The Department of Education is considering a ‘no repeat policy’ for foundation phase learners at South African schools.
In her 2018/2019 budget speech published in May, Basic Education Minister Angie Motshekga said that one of her key focuses for the upcoming year was a review of the country’s progression and promotion policies – especially in the lower grades.
“A number of education experts have opined on this matter, and the overwhelming message is that it does not make any educational sense to make young children aged six to ten years, repeat a grade,” she said.
“According to the experts, the children who repeat, on the whole, gain absolutely nothing. On the contrary, for many affected children, repetition is a powerful early signal of failure – a signal that lasts through the individual’s life.
“To improve the efficiency of the system, we are also focusing on Grades 9 to 11, as repetition and drop-out rates are also high in these grades.”
‘Not a good idea’
While Motshekga said that policy change was supported by academic research, some education experts have slammed the proposal.
Speaking to CapeTalk, creative parenting consultant Nikki Bush said that these progressed learners would be put at a distinct disadvantage.
“It is a very controversial issue and will have a serious impact on children and business who will one day want to employ numero-literate people,” she said.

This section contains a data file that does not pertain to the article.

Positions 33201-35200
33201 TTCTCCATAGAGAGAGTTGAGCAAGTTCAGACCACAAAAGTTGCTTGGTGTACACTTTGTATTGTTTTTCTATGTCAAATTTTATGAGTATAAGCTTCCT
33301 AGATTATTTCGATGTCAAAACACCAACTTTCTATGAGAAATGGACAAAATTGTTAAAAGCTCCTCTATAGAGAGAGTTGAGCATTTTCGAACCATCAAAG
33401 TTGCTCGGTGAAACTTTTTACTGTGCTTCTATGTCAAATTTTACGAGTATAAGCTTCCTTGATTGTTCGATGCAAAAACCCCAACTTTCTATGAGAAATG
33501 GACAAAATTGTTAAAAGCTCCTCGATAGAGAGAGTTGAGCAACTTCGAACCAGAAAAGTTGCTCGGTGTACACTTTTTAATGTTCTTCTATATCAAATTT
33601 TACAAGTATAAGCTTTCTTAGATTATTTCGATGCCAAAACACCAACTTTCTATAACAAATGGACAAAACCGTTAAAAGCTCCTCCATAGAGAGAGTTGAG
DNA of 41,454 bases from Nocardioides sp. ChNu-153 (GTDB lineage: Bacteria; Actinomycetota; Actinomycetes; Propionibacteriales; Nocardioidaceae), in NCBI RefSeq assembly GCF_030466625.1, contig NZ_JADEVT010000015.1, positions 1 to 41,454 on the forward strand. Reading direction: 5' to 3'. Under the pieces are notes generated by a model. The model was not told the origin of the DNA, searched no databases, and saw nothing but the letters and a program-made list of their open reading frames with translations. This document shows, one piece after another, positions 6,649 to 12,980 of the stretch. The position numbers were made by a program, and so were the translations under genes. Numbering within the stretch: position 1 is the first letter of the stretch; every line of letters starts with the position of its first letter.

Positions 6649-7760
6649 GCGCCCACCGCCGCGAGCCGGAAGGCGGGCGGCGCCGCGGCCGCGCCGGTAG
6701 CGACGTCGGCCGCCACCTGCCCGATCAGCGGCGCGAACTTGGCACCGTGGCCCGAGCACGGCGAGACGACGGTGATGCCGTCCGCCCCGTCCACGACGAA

She added that the policy would only put a ‘bandaid’ on the problem, and would effectively push the bottleneck up to grade 4 level.
Early childhood development
The new progression policy forms part of a complete revamp of the lower-level grades at South African schools
As part of its election manifesto published in January, the ANC said that it is preparing to make two years of Early Childhood Development compulsory (ECD) for all children.
This compulsory enrolment will apply to all South African children between the ages of four and five and will take place before the child enters grade 1.
In her May budget presentation, Motshekga said that her department had already begun making arrangements to include the provision and monitoring of ECD.
She said that her department was also looking to improve the overall level of education at these lower grades.
“We have repeatedly stated that the internal efficiency of the system and quality basic education outcomes can only be achieved through specific and deliberate interventions in the early Grades,” she said.
“This, we are doing, because research shows that the major root causes of failure and drop-out rates towards the end of secondary schooling, are weak learning foundations.
“Therefore, our primary focus is to improve the quality of learning and teaching as well as quality outcomes in the early grades.”